Richard North, 12/09/2019  

One should recall that, before the shock ruling of the Scottish Inner House on the prime minister's advice to HM the Queen on the prorogation of parliament, the Lord Ordinary had already dismissed the petition.

This was Lord Doherty, who had ruled on 4 September that the advice given in relation to the prorogation decision was a matter involving "high policy and political judgement". This, he said, "is political territory and decision-making which cannot be measured against legal standards, but only by political judgements. Accountability for the advice is to Parliament and, ultimately, the electorate, and not to the courts".

The ruling was not dissimilar to that of the English High Court where the panel headed by the Lord Chief Justice similarly decided on a "line of separation" set by the courts, as to whether the issue was one of "high policy" or "political" or both.

In the circumstances and on the facts of the present case, the three judges ruled that "the decision was political", adding an intriguing rider that purpose of the power of prorogation was not confined to preparations for the Queen's Speech. It could even "extend to obtaining a political advantage".

Furthermore, they ruled, even if the prorogation in the present case had to be justified as being to enable preparations for the Queen's Speech, the decision how much time to spend and what decisions to take for such preparations was not something the court could judge by any measurable standard.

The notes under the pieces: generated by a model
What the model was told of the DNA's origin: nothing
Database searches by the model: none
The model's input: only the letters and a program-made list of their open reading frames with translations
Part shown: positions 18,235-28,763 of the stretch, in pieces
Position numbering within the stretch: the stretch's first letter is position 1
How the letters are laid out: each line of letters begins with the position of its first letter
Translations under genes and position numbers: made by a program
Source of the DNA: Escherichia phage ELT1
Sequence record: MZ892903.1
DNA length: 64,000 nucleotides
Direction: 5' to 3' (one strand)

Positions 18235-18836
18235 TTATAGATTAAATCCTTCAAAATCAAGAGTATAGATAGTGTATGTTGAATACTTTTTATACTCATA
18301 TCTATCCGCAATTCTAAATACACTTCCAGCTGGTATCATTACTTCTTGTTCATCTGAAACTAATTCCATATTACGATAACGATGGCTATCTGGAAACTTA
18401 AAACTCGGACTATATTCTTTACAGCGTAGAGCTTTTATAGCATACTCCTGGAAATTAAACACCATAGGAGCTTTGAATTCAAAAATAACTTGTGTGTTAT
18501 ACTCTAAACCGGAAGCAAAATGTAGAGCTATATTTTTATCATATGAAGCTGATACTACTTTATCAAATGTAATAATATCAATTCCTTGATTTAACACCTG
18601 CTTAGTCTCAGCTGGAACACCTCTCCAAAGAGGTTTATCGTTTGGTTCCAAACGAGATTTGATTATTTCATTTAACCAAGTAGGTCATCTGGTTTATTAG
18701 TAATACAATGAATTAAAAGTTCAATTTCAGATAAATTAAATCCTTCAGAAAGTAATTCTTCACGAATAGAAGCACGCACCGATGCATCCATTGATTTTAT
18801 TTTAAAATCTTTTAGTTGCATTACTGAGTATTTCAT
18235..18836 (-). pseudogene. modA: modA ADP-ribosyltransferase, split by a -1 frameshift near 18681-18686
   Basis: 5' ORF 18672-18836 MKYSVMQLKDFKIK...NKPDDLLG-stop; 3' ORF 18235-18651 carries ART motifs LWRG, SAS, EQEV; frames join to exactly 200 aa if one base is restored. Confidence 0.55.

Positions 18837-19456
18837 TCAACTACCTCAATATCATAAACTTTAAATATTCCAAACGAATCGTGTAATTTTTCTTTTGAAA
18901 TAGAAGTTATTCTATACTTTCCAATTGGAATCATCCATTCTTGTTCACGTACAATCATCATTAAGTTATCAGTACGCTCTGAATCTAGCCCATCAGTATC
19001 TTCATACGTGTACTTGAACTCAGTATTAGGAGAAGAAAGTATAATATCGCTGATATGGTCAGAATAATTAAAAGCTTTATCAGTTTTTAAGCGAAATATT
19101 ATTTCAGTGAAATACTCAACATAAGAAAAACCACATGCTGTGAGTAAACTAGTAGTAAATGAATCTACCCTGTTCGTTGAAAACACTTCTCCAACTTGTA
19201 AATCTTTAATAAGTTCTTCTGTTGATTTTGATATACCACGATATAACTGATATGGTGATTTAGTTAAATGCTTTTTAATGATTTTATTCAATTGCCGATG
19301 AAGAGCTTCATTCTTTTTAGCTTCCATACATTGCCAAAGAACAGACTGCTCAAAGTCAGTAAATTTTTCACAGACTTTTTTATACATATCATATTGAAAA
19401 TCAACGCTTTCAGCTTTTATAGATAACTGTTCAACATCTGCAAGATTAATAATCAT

In reaching these conclusions, the judges were particularly keen to preserve the separation of powers, reflecting the different constitutional areas of responsibility of the courts, the Executive and Parliament, and thus concluded that the claim – this one lodged by the egregious Gina Miller, must fail.

In their view, therefore, the decision of the prime minister to advise Her Majesty the Queen to prorogue Parliament was not justiciable in Her Majesty’s courts.

When yesterday the Scottish Inner House reached a completely contrary view, it is not an exaggeration to say that this came as something of a surprise. There were, apparently, gasps of shock in the court as the Lord President, Lord Carloway – heading a panel of three judges – read out its judgement.

Conceding that advice to HM the Queen on the exercise of the royal prerogative of prorogating Parliament was not reviewable on the normal grounds of judicial review, they nevertheless decided to impose an innovative qualification of their own.

If the purpose of the prorogation was to stymie parliamentary scrutiny of the executive - a central pillar of the good governance principle enshrined in the constitution – then the advice would not only be judiciable but also, in their view, unlawful.